In an approach to also explore the potential of CCAs for magnetic applications we combined experimental investigations and theoretical calculations to unveil an abnormal magnetic behaviour caused by addition of the nonmagnetic element Cu in face-centred-cubic FeNiCoMn-based CCAs [7]. Interestingly, upon Cu addition, the CCAs show an increase of both Curie temperature and saturation magnetization in as-cast and homogenized states. Also, the saturation magnetization of the as-cast HEAs at room temperature increases by 77 % and 177 % at a Cu content of 11 and 20 at. %, respectively, compared to the initial, Cu-free as-cast equiatomic FeNiCoMn HEA. We found that the increase in saturation magnetization of the as-cast HEAs is associated with the formation of an Fe-Co rich phase. For the homogenized alloys, the magnetic state at room temperature transforms from a paramagnetic into a ferromagnetic one upon addition of 20 at.% Cu. Both, the increase of the saturation magnetization as well as the Curie temperature could not be adequately explained by the formation of Cu enriched zones according to our atom probe tomography (APT) analysis. Our ab initio calculations suggest that Cu plays a crucial role in the stabilization of a ferromagnetic ordering of Fe, and also reveal an increase of the Curie temperature caused by the Cu, a result which agrees well with the experimental findings. The underlying mechanism behind this phenomenon lies in a combined change in unit-cell volume and chemical composition and the related energetic stabilization of the magnetic ordering upon Cu alloying as revealed by our theoretical calculations. The possibility to improve the magnetic properties of HEAs by addition of nonmagnetic elements like Cu opens a great avenue to further exploring HEAs for magnetic applications.

An alternative route to improve the magnetic properties of multicomponent alloys has been to render a massive solid solution metastable and to trigger spinodal decomposition [8]. The motivation for starting from a HEA has been to provide the chemical degrees of freedom required to tailor spinodal behaviour using multiple components. The key idea is to form Fe‐Co enriched regions which have an expanded volume (relative to a hypothetical unconstrained Fe‐Co bulk), due to coherency constraints imposed by the surrounding HEA matrix. As demonstrated by our theory and experiments, this leads to improved magnetic properties of the decomposed alloy relative to the original solid solution matrix. In a prototype magnetic FeCoNiMnCu HEA, it is shown that the modulated structures, achieved by spinodal decomposition, lead to an increase of the Curie temperature by 48 % and a simultaneous increase of magnetization by 70 % at ambient temperature as compared to the homogenized single‐phase reference alloy (Fig. 1). These findings open a pathway towards the development of advanced functional HEAs for magnetic applications.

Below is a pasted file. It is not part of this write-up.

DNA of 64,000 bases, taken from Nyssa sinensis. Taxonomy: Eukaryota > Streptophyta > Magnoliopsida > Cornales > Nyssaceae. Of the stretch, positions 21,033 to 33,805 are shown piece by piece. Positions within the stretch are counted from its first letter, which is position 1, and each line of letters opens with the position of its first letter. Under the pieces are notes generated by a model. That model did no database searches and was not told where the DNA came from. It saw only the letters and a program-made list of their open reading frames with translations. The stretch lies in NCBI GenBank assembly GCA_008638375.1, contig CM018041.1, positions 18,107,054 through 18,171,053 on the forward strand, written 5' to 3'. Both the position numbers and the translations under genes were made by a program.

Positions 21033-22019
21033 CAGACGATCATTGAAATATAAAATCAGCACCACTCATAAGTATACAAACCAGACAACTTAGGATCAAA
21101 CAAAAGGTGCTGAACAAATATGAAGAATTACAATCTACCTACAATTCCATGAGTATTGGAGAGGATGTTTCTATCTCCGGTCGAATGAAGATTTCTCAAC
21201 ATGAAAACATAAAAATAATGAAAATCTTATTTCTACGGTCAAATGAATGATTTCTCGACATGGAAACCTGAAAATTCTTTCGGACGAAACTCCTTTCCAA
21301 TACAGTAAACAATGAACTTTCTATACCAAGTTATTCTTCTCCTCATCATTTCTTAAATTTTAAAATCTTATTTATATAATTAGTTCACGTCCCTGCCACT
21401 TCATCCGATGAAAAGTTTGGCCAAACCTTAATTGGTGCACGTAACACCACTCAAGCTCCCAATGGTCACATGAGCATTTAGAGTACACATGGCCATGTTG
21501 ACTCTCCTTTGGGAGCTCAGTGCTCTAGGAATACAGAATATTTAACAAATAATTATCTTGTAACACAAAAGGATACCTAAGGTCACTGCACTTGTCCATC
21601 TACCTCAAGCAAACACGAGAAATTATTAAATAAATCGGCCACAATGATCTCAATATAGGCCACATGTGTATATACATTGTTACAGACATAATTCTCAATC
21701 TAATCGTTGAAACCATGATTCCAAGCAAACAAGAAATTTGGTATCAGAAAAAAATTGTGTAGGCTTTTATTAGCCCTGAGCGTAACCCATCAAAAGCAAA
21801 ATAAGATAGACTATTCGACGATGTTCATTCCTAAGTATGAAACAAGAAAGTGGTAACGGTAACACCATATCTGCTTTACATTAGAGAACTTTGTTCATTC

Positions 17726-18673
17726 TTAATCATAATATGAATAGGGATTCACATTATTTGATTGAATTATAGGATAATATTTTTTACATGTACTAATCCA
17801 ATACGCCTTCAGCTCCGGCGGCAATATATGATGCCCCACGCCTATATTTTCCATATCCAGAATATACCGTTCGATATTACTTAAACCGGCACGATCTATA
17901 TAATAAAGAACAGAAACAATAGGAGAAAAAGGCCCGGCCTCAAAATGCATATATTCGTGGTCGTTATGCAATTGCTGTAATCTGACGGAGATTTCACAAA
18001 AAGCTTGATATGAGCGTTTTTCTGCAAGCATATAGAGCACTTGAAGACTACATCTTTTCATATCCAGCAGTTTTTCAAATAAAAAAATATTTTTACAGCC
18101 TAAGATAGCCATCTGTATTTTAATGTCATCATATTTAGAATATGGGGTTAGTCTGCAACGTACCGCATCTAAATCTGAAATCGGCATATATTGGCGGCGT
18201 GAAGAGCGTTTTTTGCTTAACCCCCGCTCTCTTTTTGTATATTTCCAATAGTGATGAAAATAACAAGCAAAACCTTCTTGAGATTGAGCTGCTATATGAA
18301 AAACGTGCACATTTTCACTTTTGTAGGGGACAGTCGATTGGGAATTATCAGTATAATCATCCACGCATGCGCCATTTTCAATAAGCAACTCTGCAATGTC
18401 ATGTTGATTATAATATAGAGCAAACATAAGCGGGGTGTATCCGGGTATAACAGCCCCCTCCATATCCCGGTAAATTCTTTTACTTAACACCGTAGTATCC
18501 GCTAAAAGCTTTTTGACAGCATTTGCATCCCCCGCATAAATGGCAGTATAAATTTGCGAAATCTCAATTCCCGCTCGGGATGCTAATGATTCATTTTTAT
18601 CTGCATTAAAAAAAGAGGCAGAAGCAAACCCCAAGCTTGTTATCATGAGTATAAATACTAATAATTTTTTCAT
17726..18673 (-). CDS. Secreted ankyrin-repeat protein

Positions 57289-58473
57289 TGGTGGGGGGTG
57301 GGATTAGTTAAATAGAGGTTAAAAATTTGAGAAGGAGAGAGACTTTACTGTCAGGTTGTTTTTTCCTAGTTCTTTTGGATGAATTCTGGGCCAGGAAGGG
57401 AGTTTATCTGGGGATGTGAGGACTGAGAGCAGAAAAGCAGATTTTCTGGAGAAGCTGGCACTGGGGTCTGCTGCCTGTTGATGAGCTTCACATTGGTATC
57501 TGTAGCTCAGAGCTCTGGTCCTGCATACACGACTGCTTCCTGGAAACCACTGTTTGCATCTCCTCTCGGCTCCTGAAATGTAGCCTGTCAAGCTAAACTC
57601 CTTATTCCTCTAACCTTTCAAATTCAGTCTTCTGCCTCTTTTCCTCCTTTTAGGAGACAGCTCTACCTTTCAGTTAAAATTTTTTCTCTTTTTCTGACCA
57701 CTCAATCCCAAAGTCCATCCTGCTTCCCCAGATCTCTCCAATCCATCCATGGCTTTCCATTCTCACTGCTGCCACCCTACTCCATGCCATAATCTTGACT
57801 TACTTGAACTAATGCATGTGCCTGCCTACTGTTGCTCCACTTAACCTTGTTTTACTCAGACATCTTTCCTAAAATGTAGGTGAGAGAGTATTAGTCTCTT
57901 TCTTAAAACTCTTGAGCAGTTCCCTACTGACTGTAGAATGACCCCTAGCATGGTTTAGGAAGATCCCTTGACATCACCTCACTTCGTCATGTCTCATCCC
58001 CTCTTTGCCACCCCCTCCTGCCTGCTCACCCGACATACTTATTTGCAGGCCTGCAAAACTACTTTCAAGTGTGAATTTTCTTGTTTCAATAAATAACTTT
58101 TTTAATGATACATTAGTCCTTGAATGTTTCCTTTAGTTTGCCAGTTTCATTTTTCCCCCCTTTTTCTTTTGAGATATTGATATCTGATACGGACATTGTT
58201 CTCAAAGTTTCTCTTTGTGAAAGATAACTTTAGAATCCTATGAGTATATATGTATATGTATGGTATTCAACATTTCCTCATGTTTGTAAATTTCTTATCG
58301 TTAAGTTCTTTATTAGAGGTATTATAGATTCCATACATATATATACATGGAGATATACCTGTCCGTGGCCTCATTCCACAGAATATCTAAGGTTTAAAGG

1. Guo, W.; Su, J.; Lu, W.; Liebscher, C.H.; Kirchlechner, C.; Ikeda, Y.; Körmann, F.; Liu, X.; Xue, Y.; Dehm, G.: Acta Mater. 185 (2020) 45.
  2. Lu, W.; Liebscher, C.H.; Dehm, G.; Raabe, D.; Li, Z.: Adv. Mater. 30 (2018) 1804727.
  3. Lu, W.; Liebscher, C.H.; Yan, F.; Fang, X.; Li, L.; Li, J.; Guo, W.; Dehm, G.; Raabe, D.; Li, Z.: Acta Mater. 185 (2020) 218.
  4. Wu, G.; Balachandran, S.; Gault, B.; Xia, W.; Liu, C.; Rao, Z.; Wei, Y.; Liu, S.; Lu, J.; Herbig, M.; Lu, W.; Dehm, G.; Li, Z.; Raabe, D.: Adv. Mater. 32 (2020) 2002619.
  5. Wu, G.; Liu, C.; Brognara, A.; Ghidelli, M.; Bao, Y.; Liu, S.; Wu, X.; Xia, W.; Zhao, H.; Rao, J.; Ponge, D.; Devulapalli, V.; Lu, W.; Dehm, G.; Raabe, D.; Li, Z. Mater. Today (2021) accepted
  6. Liu, C.; Li, Z.; Lu, W.; Bao, Y.; Xia, W.; Wu, X.; Zhao, H.; Gault, B.; Liu, C.; Herbig, M.; Fischer, A.; Dehm, G.; Wu, G.; Raabe, D.: Nat. Commun. 12 (2021) 5518.
  7. Rao, Z; Dutta, B.; Körmann, F.; Ponge, D.; Li, L.; He, J.; Stephenson, L.; Schäfer, L.; Skokov, K.; Gutfleisch, O.; Raabe, D.; Li, Z.: Phys. Rev. Mat. 4 (2020) 014402.
  8. Rao, Z; Dutta, B.; Körmann, F.; Lu, W.; Zhou, X.; Liu, C.; da Silva, A.; Wiedwald, U.; Spasova, M.; Farle, M.; Ponge, D.; Gault; B. Neugebauer, J.; Raabe, D.; Li, Z.: Adv. Funct. Mat. 31 (2021) 2007668.